Anne nodded. “Uh-huh. She took us to play putt-putt, too.”

Washuu smiled even wider. “That sounded like fun.” she sat down next to the children and picked up the fourth controller. “What else did you guys do?”

They chatted well into the night.


Washuu paused at each of the children’s rooms to peek at the sleeping occupants within. Even this many years after they had taken her life and joy from her, she found it difficult to combat the terrors that welled up inside every time she thought of That Day. It would always take her several minutes for her to reassure herself that Joseph, Anne, and Falora were indeed still where they belonged, and that they would continue to doze in their beds when they were out of sight.

But someday, they’ll grow up, Washuu thought, going through the well-rehearsed ritual. And someday, they won’t need me.

In her first attempt to fill the longing in her heart, Washuu had used all the wrong methods, and now Ryouko refused to have anything to do with her. Anne, even though she loved Washuu well enough, was already beginning to show signs of remembering her dark past. Joseph kept nothing more than a respective distance even as a girl. And Falora stayed just for Joseph’s sake, treating Washuu as nothing more than the mother of a friend.

Washuu swallowed the lump in her throat as the familiar fears assaulted her again. Someday, I won’t have anyone to call me “Mama”.

But now, just as she was losing hope, she discovered one more thread, one so thin that it might snap at the lightest touch, yet at the same time capable of becoming a bond that would be indestructible for all eternity. The one problem was that she had no idea how she could make things the way she wanted them, which was why she had sought out Tokimi.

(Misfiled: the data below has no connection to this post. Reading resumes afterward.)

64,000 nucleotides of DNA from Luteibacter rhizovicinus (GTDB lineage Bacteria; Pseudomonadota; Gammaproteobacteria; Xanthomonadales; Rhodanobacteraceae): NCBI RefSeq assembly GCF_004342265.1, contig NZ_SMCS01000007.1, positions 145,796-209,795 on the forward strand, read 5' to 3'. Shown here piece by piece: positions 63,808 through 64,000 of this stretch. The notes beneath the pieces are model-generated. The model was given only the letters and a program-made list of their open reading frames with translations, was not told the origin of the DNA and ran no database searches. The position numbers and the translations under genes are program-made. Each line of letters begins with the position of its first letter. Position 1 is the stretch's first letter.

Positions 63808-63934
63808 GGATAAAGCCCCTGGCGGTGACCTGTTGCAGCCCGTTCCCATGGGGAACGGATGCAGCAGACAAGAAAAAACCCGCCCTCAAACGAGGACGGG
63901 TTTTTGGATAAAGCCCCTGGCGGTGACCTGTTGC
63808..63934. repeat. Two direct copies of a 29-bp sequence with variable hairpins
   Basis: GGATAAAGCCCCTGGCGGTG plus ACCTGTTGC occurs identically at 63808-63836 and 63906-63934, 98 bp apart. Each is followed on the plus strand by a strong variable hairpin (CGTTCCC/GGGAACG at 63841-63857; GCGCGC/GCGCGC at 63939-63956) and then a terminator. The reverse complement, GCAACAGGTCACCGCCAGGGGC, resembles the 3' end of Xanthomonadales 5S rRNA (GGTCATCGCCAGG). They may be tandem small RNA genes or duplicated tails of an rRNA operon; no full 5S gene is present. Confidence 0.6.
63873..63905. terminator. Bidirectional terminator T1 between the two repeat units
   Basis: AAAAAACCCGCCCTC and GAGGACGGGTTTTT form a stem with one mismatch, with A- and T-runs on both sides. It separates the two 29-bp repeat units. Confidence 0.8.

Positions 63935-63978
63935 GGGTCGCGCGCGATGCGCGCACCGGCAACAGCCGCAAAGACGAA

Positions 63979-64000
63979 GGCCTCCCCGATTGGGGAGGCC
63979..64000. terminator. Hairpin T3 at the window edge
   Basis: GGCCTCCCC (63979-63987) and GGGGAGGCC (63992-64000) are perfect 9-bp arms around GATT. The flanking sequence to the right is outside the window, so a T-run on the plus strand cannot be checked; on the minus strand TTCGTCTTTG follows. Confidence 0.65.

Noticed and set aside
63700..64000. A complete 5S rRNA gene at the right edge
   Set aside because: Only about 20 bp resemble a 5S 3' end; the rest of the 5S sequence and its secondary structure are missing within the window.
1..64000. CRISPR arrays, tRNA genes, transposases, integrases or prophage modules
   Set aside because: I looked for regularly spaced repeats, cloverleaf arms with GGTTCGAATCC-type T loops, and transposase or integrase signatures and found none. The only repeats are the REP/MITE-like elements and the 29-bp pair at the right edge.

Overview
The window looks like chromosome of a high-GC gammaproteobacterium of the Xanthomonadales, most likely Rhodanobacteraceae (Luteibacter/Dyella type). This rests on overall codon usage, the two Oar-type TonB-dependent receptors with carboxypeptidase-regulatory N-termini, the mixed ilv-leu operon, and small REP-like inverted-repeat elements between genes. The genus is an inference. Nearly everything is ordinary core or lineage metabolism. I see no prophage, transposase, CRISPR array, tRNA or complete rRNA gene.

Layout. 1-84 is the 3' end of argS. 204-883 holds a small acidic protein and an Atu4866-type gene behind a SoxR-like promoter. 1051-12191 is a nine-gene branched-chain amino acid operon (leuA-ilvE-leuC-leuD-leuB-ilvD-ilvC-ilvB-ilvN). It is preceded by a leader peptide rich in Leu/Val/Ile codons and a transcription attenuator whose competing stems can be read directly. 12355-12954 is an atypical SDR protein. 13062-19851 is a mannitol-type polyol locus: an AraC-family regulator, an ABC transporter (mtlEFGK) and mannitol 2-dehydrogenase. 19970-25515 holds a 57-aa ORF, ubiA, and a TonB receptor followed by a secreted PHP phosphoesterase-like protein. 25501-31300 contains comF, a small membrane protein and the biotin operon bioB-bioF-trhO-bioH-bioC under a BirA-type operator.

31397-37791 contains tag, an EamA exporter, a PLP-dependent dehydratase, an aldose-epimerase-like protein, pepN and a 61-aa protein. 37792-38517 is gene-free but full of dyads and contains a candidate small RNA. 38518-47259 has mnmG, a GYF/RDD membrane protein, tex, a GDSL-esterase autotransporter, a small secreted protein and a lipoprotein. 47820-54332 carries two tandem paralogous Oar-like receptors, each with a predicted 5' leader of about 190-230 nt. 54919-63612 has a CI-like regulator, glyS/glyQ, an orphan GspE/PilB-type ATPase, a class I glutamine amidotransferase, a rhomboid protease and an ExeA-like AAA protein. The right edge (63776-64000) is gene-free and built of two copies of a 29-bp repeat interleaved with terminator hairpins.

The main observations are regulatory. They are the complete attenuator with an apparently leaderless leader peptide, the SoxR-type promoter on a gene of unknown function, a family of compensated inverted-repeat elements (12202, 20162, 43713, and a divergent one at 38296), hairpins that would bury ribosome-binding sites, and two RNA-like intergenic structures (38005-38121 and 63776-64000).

It was easy for Tokimi to condemn; after all, she had no children herself and could therefore become detached from the emotions that cloud such an issue. But Washuu was confident that, if Tokimi ever experienced for herself the trials of motherhood, then her sister would not be so quick to judge.

Stepping back into the living room, Washuu once again made preparations to go out. If opportunity wouldn’t come to her, then she was going to chase it down.

By whatever means necessary.


“Washuu.” Trunks floundered for the right honorific as he found himself facing an adult-sized Washuu, a rare sight indeed.

Hotaru came to the rescue. “Please come in.”

With a nod, Washuu strode through the door. “Lead the way.”

As they wound their way through the various corridors, Hotaru and Trunks filled Washuu in on what had happened: Bulma, by her own admission suffering from coughing fits at night, checked herself in with the doctor a bit earlier than her periodic health examinations warranted.

“We all thought this was just another temporary thing; Mom hadn’t been feeling too well lately, and she was in and out of the hospital a lot, but each time she bounced back just fine.”

The doctor, suspecting something more than a mere cold, ordered a biopsy above Bulma’s protests. The diagnosis: cancer of the lung, malignant.

“I shouldn’t have been surprised. Mom smoked at least a pack a day since Dad died, more when she was working on her projects. But I guess I was so used to seeing her around that it never occurred to me that one day I might have to adjust to having her—gone.”

Even the most optimistic outlook gave Bulma six months to live. She didn’t waste any time in getting the final preparations ready.

“I wasn’t sure who I was mad at more, Mom because she had lied about how sick she was, or myself because I was too afraid of thinking about losing her to admit that the warning signs had been there all along. But after she called the lawyers, there couldn’t be any more pretending from anybody, because it was too obvious that she was slipping away. And then today…”

Today, Bulma had stopped breathing. The rapid response of the intensive care unit ensured that her lease on life was extended a bit more, but the damage was already done. At the moment, machines helped relieve some of the work that Bulma’s cancer-invaded lungs should have been doing.